If you love Cobra as much as I do, you really need to get yourself a copy of this really cool comic. Plus, it’s roughly ashcan size and everyone loves ashcans.
Rating: 8/10 Pairs well with: the bootleg Hungarian Cobra comic book I recently reviewed here.
From The Rageaholic/Razörfist’s YouTube description: The very first episode (and it shows) of The Rageaholic, finally ‘remastered’, as much as was possible, from the original audio and video files. We’ve come a long way… now you know just HOW far!
Published: 1986 Based on:Cobra by Sylvester Stallone and Cannon Films, The Detached Mission by Yevgeni Mesyatsev
Filmsikerek Kepregeny Valtozata, 32 Pages
I don’t know Hungarian but I read through this as best as I could. I do have a Hungarian uncle and I asked if he’d translate this for me, as I thought scanning it in and redoing the lettering in English would allow me to share this with the English speaking world but my uncle when asked just said, “I’m not reading your damn comics for you!”
Anyway, this is an ashcan sized bootleg comic book from Hungary that is an unofficial adaptation of the Sylvester Stallone film Cobra. On the flip side there is a second comic book story, which is an adaptation of a Soviet military movie called The Detached Mission (in it’s English translation). I’ve never seen that film but I am a massive fan of Stallone’s Cobra, so I had to pick this up when I came across it, digging deep for obscure foreign movie adaptations in the comic book medium.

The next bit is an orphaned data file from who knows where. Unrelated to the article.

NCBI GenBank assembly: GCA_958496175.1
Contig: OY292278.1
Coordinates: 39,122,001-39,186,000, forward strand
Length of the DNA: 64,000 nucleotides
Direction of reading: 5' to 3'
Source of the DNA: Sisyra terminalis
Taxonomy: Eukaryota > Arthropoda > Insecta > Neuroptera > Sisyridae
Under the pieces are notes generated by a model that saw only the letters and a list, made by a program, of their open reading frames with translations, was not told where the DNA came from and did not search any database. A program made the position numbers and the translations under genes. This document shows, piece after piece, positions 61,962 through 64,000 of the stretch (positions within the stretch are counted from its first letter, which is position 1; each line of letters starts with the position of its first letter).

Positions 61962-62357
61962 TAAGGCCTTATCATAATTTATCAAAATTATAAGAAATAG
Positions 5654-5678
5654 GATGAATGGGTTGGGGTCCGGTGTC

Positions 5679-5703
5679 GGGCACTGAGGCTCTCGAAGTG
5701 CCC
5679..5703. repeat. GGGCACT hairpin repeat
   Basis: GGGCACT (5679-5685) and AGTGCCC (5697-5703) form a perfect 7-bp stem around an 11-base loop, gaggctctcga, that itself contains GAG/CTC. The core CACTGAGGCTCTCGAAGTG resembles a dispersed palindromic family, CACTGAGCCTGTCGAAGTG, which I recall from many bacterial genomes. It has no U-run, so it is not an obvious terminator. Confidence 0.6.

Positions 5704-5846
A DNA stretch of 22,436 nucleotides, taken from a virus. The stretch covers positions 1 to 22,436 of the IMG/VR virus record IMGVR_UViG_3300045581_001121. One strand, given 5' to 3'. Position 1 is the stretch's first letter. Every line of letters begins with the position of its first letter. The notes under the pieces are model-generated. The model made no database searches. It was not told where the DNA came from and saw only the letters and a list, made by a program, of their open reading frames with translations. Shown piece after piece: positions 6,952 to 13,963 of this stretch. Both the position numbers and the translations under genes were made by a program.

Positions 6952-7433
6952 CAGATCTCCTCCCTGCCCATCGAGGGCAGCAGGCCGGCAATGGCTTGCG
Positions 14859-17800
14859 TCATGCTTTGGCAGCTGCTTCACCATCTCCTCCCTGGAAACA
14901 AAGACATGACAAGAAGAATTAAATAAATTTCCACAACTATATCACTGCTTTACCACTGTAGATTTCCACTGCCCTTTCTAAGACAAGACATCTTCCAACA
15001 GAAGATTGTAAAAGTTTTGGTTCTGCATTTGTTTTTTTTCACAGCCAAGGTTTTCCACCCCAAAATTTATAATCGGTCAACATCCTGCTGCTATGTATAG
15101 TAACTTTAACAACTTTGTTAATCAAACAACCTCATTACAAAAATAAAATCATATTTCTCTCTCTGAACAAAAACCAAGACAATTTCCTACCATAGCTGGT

The Cobra half of this comic is 20 pages while The Detached Mission is just 12.
While this isn’t full of top notch art, the likenesses of the actors is pretty good. I mean, Stallone looks like Stallone. Brigitte Nielsen looks about the same and Brian Thompson, the Night Slasher, is pretty on point.
The only real problem with the comic is that it adapts the entire movie in 20 pages, which means that it speeds along pretty damn fast and this creates an issue with panel to panel transitions. The gist of what’s happening and the key points of the story are still conveyed but I can’t really speak on the writing, as I can’t interpret it.
This is high energy, full of testosterone and just a fun book to thumb through for hardcore fans of Cobra.
On the flip side, I gave The Detatched Mission story a read but without having seen the movie and due to the language barrier, I’m not sure how closely it is adapted. Still, it was also action packed and badass.
Tracking this down wasn’t easy and I did pay a fine penny for this but I have absolutely no buyer’s remorse. I love Cobra and Cannon Films, as well as obscure comics, so this is certainly my cup of tea.
Rating: 6.5/10 Pairs well with: other foreign comic book bootlegs of ’80s action movies.
Release Date: May 23rd, 1986 Directed by: George P. Cosmatos Written by: Sylvester Stallone Based on:Fair Game by Paula Gosling Music by: Sylvester Levay Cast: Sylvester Stallone, Brigitte Nielsen, Reni Santoni, Brian Thompson, Andrew Robinson
Cannon Films, Warner Bros., 87 Minutes
I was once asked what my favorite Punisher movie was. My answer was Cobra.